Center for Sustainability & Spirituality Brings Back McKibben
As a part of its ongoing commitment to making Claremont Lincoln a leader in working toward a sustainable future for all generations, the Center for Sustainability & Spirituality co-sponsored Bill McKibben in the major Brave New Planet: Imagining Ecological Communities Claremont-wide conference in October 2011.
Now the Center brings the renowned climate change activist and author back, as the speaker for the 2012 Commencement of Claremont School of Theology, on May 15. All are invited, click here for details. CST will also award McKibben an honorary doctorate for his important and critical leadership in fighting the human causes of global climate change.
"We could not have found a better speaker for the academic year in which CST co-founded Claremont Lincoln University," said Center Director and Claremont Lincoln Provost Philip Clayton. "McKibben is one of the most inspiring and successful activists in the U.S., and he has built a network that includes most countries and most religions of the world. At the same time, he is a committed United Methodist whose faith serves as an deep inspiration for his work."
McKibben is the author of a dozen books about the environment, beginning with The End of Nature in 1989, which is regarded as the first book for a general audience on climate change. His latest book is Eaarth: Making a Life on a Tough New Planet, in which he spells Earth with two a’s to emphasize the different planet it will become as a result of global warming.
As he has pointed out, "There are no grounds for optimism in this fight against the weather. So far we've only increased the temperature of the planet about a degree, and that's been enough to set the Arctic to melting, turn the ocean 30% more acidic and make the atmosphere about 4% wetter, loading the dice for floods. Climatologists predict that unless we kick oil, gas and coal habits very, very fast, the increase in temperature will be 4 or 5 degrees before the century is out. If one degree does the damage we're seeing at the moment, we'd be fools to find out what 4 degrees will look like."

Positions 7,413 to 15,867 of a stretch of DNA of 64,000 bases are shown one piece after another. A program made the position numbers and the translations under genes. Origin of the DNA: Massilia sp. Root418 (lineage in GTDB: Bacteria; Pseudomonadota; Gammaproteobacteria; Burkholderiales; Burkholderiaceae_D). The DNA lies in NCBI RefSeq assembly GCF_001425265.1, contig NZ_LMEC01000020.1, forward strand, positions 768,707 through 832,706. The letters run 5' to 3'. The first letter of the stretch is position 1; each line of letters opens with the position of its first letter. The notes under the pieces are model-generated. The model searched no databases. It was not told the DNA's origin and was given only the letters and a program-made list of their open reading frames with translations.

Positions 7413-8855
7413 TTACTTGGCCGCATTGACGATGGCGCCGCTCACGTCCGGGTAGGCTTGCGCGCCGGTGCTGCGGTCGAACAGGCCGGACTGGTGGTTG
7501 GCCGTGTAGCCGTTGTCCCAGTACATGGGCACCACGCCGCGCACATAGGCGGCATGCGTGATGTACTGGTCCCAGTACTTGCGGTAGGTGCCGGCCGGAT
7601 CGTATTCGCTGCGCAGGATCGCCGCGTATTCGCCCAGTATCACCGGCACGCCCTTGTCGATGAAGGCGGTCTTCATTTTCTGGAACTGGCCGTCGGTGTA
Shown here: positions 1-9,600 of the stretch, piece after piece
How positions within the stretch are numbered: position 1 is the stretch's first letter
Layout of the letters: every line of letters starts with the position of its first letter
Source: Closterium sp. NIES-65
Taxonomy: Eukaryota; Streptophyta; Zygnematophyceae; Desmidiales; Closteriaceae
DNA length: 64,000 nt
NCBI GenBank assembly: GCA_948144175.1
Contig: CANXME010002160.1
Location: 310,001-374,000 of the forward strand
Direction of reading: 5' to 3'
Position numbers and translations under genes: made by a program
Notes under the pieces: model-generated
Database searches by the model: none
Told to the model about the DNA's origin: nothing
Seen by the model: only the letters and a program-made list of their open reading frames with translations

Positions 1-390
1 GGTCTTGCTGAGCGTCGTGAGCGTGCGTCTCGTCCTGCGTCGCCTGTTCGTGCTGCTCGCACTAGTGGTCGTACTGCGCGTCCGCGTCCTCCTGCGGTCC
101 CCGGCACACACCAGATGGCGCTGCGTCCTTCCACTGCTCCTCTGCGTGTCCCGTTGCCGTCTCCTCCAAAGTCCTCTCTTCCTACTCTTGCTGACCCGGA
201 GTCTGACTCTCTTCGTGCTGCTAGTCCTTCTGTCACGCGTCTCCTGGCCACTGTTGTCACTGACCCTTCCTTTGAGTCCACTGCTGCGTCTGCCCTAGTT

McKibben is currently the lead environmentalist fighting against the proposed Canadian-U.S. Keystone XL pipeline project. He is a founder of the grassroots climate campaign 350.org, which has coordinated 15,000 rallies in 189 countries since 2009. Time Magazine called him "the planet's best green journalist" and the Boston Globe said in 2010 that he was "probably the country's most important environmentalist."
The Schumann Distinguished Scholar at Middlebury College, McKibben is a Harvard graduate and holds honorary degrees from a dozen colleges. He has been awarded a Guggenheim Fellowship as well as a Lyndhurst Fellowship, and is a fellow at the Post Carbon Institute. In 2011 he was elected a fellow of the American Academy of Arts and Sciences.
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